All relevant CFRAM Study reports are available, for information purposes, from the publications section of www.floodinfo.ie

 

Project Timeframe

The project will compromise five stages, as follows:

 

 

Stage 1 – Scheme Development and Design

  • Hydrology and hydraulic analyses.
  • Procurement of surveys.
  • Review assessment of the proposed measures identified in the Shannon CFRAM Study Reports and the FRMP for Unit of Management 26.
  • Assess potential options for achieving a scheme to provide flood relief to the areas at risk of flooding in Ballinasloe.
  • Assessment and development of a preferred scheme to provide protection along the River Suck and through Ballinasloe against residual fluvial flooding.
  • Carrying out a Constraints Study to identify the key environmental issues in the study area, which may be impacted upon by possible flood alleviation measures, and/or which may impose constraints on the viability and/or design of one or more measures.
  • Preparation of an initial Appropriate Assessment Screening Statement, Natura Impact Statement and Environmental Impact Assessment Reports.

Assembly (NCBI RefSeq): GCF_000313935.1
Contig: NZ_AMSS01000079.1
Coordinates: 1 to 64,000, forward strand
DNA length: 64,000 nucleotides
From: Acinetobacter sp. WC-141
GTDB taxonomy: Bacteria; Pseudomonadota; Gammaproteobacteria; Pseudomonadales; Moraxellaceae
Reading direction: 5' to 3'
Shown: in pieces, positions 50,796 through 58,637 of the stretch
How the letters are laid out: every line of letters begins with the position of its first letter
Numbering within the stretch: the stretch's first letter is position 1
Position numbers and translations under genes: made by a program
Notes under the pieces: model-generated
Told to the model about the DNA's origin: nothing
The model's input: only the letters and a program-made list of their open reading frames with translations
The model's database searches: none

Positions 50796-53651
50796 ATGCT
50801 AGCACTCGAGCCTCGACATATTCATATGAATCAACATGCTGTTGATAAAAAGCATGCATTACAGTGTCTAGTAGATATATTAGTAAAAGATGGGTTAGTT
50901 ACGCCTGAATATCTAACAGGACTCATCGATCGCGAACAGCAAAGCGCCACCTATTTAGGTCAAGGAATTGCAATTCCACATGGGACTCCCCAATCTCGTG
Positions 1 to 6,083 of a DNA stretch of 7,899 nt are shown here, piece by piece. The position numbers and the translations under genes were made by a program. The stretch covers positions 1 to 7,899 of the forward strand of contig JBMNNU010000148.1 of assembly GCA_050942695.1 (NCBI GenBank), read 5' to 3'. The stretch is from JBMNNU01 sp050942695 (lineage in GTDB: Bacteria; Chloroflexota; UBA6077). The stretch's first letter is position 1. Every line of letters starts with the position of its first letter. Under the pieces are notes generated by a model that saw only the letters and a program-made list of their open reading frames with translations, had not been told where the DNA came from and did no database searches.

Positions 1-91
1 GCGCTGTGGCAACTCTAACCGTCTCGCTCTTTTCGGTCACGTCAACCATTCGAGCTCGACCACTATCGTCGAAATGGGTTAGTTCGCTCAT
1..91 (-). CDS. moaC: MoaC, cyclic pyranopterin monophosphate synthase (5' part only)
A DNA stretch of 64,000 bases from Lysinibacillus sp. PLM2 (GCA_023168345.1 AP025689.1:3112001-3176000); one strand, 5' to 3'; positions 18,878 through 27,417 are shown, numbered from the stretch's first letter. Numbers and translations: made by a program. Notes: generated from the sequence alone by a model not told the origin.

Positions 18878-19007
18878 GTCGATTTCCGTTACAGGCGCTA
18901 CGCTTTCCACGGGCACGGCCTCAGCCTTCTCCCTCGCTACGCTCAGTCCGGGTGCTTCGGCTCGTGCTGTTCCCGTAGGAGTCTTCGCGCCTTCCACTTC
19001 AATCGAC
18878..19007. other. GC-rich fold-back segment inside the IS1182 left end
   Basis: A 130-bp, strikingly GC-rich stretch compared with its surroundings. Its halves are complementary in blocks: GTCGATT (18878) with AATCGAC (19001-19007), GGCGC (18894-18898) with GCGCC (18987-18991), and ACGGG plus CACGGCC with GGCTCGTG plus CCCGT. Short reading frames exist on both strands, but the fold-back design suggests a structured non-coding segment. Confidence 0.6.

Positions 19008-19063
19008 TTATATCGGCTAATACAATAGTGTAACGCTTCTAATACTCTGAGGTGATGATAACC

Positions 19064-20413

• Public consultation, including public information days. The purpose of the first public information day will be to seek initial views from the public and other interested parties in relation to the key issues that the study should address, and to highlight points of local importance to inform the design of potential flood alleviation measures. The purpose of the second public information day will be to gather views of the public about the preferred scheme option in advance of the formal exhibition stage.

Stage 2 – Statutory Public Exhibition

  • Public Exhibition of the scheme in accordance with the requirements of the Arterial Drainage Acts, where the public’s view of the proposals will be ascertained.
  • Consideration of observations received from the public and the making of possible amendments to the scheme.

Stage 3 – Ministerial Confirmation, Detailed Construction Design and Preparation of Work Packages

  • Undertaking the detailed design of the final preferred scheme.
  • Confirmation of the scheme by the Minister for Public Expenditure & Reform.
  • Preparation of contract documents and undertaking the procurement of a works contractor to construct the scheme.

Stages 4 – Construction

Stages 5 – Handover of Works

 

Scheme Area

The map below indicates the area which will benefit from the proposed scheme, which generally consists of all areas potentially prone to flooding from the River Suck and its tributaries in Ballinasloe. Additional areas where works to assist with provision of flood relief measures in the scheme area will also be considered.